Mobile Devices Dangerous? I Think Not

by Elmer Boutin on June 2, 2011

RF Exposure and You

There has been a lot of buzz in recent years about the possibility that cell phones could be hazardous to our health because of the radiation they emit in close proximity to our bodies. The recent announcement by the World Health Organization (WHO) that mobile devices are possibly carcinogenic has brought this issue to the fore once again. Since many of us web marketers and IT people use mobile devices daily, I thought it would be worthwhile to put on my radio-geek hat and offer some thoughts on this topic.

It’s important to keep in mind a couple different quotes from the USA Today article I linked to above:

Cancer researcher Peter Shields of Georgetown University Medical Center cites three categories of risk: possible, probable and known. Cellphone radiation falls under “possible.” “This is nothing like asbestos or smoking, which causes cancer in one of 10 people who smoke cigarettes.”

The WHO is talking about a possible risk, not a sure-fire thing.

Donald Berry of the MD Anderson Cancer Center in Houston notes that there has been no increase in U.S. brain cancer rates despite huge growth in cellphone use. The notion that cellphones cause brain cancer is “just an urban myth that keeps coming up,” Berry says. “The panel somehow decided that there is maybe something here that’s possibly carcinogenic, which ranks with everything else in the world.”

It seems to me if there were a high risk here, there would be some correlation between increased mobile use and cancer. There doesn’t appear to be such a correlation.

As I wrote in my article about mobile device antennas last year, the FCC very strictly regulates radio frequency (RF) energy exposure limits because RF is absorbed by the body, especially in the microwave frequencies used by mobile devices.

A little background
Microwave ovens have been commonly available since the 1970s. One of the first brands was the Amana Radarange; so called because it used RF energy in the same frequency bands as radars used at the time. Amana, in those days, was a subsidiary of Ratheon, a manufacturer of radars and radar parts. Radars and microwave ovens use magnetrons, high-powered microwave transmitters.

Microwave RF energy causes molecules of certain substances to vibrate rapidly. The rapid vibration generates a great deal of heat. This heat is what warms up your burrito or leftover pizza when you zap it in your microwave oven. Water is especially susceptible to this vibration – and almost any organic material contains water, including you.

Some other background info
Thinking about exposure to RF energy there are four things to keep track of:

  • Frequency – the items we discuss all use frequencies in the microwave part of the radio spectrum
  • Power – RF energy is measured in watts. Mobile device output is typically are measured in milliwatts, thousandths of a watt.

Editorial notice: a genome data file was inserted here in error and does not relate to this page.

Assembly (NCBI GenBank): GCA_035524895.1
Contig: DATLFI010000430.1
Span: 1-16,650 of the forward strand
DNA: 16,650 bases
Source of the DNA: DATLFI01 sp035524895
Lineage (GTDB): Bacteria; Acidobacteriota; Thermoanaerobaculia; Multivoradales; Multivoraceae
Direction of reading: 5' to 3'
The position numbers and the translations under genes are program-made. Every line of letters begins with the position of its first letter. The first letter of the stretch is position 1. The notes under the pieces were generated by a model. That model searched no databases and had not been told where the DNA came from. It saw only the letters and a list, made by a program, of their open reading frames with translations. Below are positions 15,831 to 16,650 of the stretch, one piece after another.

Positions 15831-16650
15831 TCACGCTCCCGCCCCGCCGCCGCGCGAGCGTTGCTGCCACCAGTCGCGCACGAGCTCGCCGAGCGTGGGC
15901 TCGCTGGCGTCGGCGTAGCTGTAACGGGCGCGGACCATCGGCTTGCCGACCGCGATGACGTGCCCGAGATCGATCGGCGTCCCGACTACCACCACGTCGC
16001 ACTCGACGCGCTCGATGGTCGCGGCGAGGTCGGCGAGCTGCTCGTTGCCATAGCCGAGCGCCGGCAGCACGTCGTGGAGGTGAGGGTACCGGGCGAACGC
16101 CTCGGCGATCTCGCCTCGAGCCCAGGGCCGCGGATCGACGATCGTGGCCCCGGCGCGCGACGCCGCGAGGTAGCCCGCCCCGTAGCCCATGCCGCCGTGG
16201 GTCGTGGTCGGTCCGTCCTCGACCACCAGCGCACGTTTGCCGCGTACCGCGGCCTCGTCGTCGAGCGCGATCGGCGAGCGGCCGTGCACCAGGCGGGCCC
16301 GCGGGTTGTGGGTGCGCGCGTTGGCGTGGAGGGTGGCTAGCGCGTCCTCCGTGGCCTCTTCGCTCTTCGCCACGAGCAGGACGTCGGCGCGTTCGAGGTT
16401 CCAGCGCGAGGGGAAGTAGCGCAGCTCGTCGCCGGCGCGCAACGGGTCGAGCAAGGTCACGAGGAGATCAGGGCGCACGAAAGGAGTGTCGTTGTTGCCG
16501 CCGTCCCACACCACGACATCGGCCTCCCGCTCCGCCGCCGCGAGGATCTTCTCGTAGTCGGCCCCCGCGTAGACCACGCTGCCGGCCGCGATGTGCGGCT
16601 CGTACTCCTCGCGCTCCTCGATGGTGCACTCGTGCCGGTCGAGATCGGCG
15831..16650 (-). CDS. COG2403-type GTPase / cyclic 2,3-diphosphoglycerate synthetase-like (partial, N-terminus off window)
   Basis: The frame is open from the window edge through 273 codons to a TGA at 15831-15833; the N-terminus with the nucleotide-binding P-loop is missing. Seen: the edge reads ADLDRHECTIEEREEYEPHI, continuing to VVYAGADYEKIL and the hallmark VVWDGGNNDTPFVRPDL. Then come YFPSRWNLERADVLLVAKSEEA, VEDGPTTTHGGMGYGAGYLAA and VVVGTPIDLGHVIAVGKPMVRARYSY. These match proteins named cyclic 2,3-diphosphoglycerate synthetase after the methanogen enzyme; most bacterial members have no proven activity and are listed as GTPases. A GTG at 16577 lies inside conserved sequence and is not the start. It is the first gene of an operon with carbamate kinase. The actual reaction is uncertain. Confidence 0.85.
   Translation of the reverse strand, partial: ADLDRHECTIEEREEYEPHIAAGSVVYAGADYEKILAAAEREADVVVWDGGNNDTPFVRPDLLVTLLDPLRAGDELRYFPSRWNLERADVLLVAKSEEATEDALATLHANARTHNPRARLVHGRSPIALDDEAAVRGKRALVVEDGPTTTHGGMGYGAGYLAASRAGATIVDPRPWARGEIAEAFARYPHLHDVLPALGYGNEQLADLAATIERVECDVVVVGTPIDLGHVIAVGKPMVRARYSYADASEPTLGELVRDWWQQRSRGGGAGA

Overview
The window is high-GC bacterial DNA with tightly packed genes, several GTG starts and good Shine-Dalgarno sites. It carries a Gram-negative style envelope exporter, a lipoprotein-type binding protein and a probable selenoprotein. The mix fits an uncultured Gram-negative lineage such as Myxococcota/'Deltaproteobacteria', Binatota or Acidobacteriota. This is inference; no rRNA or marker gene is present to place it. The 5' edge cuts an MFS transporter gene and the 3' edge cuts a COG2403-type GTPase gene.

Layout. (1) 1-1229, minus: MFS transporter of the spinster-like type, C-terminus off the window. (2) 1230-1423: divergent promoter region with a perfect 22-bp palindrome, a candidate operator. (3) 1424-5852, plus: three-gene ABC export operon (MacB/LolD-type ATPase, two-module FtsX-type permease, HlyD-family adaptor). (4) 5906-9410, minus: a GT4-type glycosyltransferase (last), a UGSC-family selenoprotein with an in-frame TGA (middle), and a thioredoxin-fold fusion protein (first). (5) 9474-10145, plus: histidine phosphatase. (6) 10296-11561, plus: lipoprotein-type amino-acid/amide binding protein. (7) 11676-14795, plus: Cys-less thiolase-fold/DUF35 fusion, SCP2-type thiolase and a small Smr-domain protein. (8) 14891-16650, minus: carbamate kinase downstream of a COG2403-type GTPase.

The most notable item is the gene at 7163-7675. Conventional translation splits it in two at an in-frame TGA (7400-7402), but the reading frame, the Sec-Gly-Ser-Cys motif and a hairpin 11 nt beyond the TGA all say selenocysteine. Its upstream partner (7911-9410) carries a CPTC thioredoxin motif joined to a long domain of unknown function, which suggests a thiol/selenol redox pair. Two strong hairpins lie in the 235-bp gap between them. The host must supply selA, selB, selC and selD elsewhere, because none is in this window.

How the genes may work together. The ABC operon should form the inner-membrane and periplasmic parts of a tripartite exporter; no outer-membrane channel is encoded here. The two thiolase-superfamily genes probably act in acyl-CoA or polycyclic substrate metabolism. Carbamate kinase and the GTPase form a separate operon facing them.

• Time – RF energy exposure can become a problem if it is for a long duration.
  • Distance – The further away one is from the source of the RF, the less energy they are exposed to.

There’s nothing to be done about the frequencies. Each device and the transmission modes they use are regulated by the FCC (or other government agency). Power levels are also set by the FCC. They are not usually adjustable by the end user. So, there’s nothing much we can do about that, either. Power levels over time are measured as the Specific Absorption Rate (SAR). You can read about FCC guidelines on their web site.

The SAR of mobile phones, Bluetooth headsets, Wi-Fi hotspots, Mi-Fi devices, Wi-Fi-enabled laptops, tablet devices, wireless game controllers and such can be found on the FCC web site as well. The power output of these devices is low enough that they pose little risk to users’ health. Still, keeping in mind that most things are OK in moderation, it’s not a bad idea to moderate your exposure to RF energy.

What You Can Do
That leaves us with distance and time as the two things we can change to limit our exposure. While the health risks of low-level RF exposure is small, here are some ideas on how you can limit it and further reduce that risk:

  • Don’t wear your mobile device on your person all the time. When you are at home or at the office, set it more-than-arms-length away when you’re not actually using it.
  • If you’re going to talk on the phone for an extended period of time, use a Bluetooth headset. While these still use RF to operate, the power output is much lower, still, than your phone. For even less RF exposure, use a wired headset.
  • Put your home Wi-Fi router up and out of the way of people.
  • If you can, turn the Wi-Fi feature off on your notebook and plug it into a router with a cable. Of course, if you’re plugging into a router which also does Wi-Fi, use a longer cable.
  • If you can, turn your wireless devices off when they’re not in use.
  • Even though your microwave oven is shielded to avoid microwave “leakage,” there is still a possibility that some could “escape.” When running your microwave, don’t stand directly in front of it.

What say you? How do you feel about the announcement by WHO? Do you think there are significant risks to mobile device use or is this much ado about nothing? Please feel free to share in the comments.

  • Twitter
  • Facebook
  • LinkedIn
  • Reddit
  • StumbleUpon
  • Google
  • Technorati
  • RSS Feed

{ 0 comments… add one now }

{ 1 trackback }

Leave a Comment

Previous post:

Next post: